The equipment held in the museum once used by students and the numerous photos of the student athletes really begged one question: What part do Penn State students play in a museum dedicated to student-athletes?
Kelly Beck, a museum employee and current Penn State student at, described working at the museum as an “interesting” experience.
“I knew the history of Penn State. I knew about the sports — I grew up around it,” said Beck, who is also native of State College, Pa. “But adding in the fact now that I am a Penn State student and I have been working here at the museum has added another layer of understanding.”
She said by working there she now knows the history behind the beginnings of the athletic, as well as academic, programs at Penn State, adding that there are many names affiliated with the Penn State athletics programs that most people have immortalized.
However, Beck has her own view of these big names.
“Them being part of the community, you’re just like, ‘There’s Joe Paterno’ … They’ve really made themselves part of the community, so it’s not as big of a deal for me to see them.”
The value of the museum is also shared by former student-athletes.
“We’ve had a couple of the all-stars come through and they tell their kids, ‘There’s my name on this wall, I was an NCAA all-star academic athlete,’ ” Beck said.
Ken Hickman, the director of the All-Sports Museum for over 12 years as well as a Penn State alumnus, described the museum as a tool for recruitment where college coaches and prospective high school students can connect.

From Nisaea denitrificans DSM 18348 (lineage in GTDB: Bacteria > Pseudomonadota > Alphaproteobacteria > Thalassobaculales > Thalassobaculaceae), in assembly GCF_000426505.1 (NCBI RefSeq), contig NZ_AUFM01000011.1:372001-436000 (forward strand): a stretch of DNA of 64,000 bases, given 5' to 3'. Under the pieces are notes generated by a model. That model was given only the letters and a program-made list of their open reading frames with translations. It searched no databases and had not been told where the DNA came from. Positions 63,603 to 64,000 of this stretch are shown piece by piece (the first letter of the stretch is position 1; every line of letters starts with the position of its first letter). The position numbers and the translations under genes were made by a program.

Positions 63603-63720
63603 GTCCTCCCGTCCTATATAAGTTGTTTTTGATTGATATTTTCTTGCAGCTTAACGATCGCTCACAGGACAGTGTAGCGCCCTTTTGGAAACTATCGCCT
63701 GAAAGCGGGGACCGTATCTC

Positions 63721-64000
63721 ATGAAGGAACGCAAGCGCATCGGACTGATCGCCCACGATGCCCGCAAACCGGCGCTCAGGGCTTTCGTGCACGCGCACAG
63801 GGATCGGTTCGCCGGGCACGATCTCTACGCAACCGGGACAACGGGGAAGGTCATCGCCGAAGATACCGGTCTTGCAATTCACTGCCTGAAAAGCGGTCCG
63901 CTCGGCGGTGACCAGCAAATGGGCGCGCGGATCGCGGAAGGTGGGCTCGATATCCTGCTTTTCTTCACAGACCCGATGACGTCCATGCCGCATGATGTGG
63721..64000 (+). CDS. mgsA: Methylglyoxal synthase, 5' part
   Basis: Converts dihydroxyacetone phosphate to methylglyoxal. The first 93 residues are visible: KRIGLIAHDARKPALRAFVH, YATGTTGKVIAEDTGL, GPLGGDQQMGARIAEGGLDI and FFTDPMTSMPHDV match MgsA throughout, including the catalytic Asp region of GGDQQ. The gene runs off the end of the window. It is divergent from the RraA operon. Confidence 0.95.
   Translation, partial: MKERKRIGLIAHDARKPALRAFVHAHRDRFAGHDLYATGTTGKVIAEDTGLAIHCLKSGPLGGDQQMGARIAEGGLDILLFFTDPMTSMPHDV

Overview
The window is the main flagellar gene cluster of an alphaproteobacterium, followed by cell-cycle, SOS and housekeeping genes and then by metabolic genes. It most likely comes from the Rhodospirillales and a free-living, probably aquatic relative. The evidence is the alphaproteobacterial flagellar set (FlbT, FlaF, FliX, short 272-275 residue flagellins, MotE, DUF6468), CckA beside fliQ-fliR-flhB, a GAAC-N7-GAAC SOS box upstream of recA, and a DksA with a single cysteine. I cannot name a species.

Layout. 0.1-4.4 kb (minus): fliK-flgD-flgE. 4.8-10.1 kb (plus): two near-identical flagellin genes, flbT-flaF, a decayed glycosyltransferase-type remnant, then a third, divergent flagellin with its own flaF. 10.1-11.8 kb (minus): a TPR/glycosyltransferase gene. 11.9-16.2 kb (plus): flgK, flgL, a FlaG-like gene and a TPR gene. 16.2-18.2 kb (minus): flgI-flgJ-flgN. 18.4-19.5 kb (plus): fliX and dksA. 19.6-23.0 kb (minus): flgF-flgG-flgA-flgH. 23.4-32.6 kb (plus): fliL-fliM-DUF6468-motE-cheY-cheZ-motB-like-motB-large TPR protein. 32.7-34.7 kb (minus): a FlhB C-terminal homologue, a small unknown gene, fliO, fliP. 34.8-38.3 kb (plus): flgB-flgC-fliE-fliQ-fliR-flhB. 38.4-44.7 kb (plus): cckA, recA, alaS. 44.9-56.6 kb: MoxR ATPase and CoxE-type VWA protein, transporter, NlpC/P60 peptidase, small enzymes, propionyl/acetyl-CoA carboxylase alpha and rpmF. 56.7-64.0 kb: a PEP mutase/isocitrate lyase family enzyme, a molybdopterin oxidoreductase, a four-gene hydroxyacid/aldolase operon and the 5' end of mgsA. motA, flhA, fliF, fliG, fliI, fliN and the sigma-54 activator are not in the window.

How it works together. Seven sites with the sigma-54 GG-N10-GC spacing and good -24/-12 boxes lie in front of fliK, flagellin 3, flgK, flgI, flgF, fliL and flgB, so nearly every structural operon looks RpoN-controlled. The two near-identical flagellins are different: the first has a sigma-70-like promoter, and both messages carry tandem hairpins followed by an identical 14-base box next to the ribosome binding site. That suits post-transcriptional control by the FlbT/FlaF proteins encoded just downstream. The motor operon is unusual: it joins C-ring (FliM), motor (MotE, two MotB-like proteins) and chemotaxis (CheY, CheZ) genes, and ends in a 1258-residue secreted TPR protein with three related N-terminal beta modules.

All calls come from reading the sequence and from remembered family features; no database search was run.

Hickman said current student-athletes have community service requirements that can be met at different community events held by the museum. He said the museum holds a number of different events, including a large event for Halloween.
“We’ll have student-athletes come out from each team in their exhibit area and they’ll give out candy … and things like that count toward their hours,” Hickman said.
Finding a community creates a level playing field and a common theme that all involved can relate to. And the museum has created its own community — something that is very valuable for alumni, State College residents, current students, student-athletes, and those who are looking to go to college for athletic reasons. Being such a large university, a community can help college students like Beck find a middle ground and meet new people.
The Penn State All-Sports Museum has generated a wealth of history and sentiment to the university, but more so a place where people can connect.
Penn State Data Visualization Specialist Daryl Branford explains the importance of communicating world-class research to the general public. He is leading a team of artists and developers as they finalize “The Zombie Ant Experience”, an interactive display that combines physical artwork, augmented reality and award-winning life science research in the Huck Institute for the Life Sciences at Penn State. The installation is the first in a series of “SciArt@TheHuck” exhibits. It opened in the lobby of the Millennium Science Complex on May 21.
For this group multimedia project, photos were contributed by the 2018 Multimedia Journalism campers.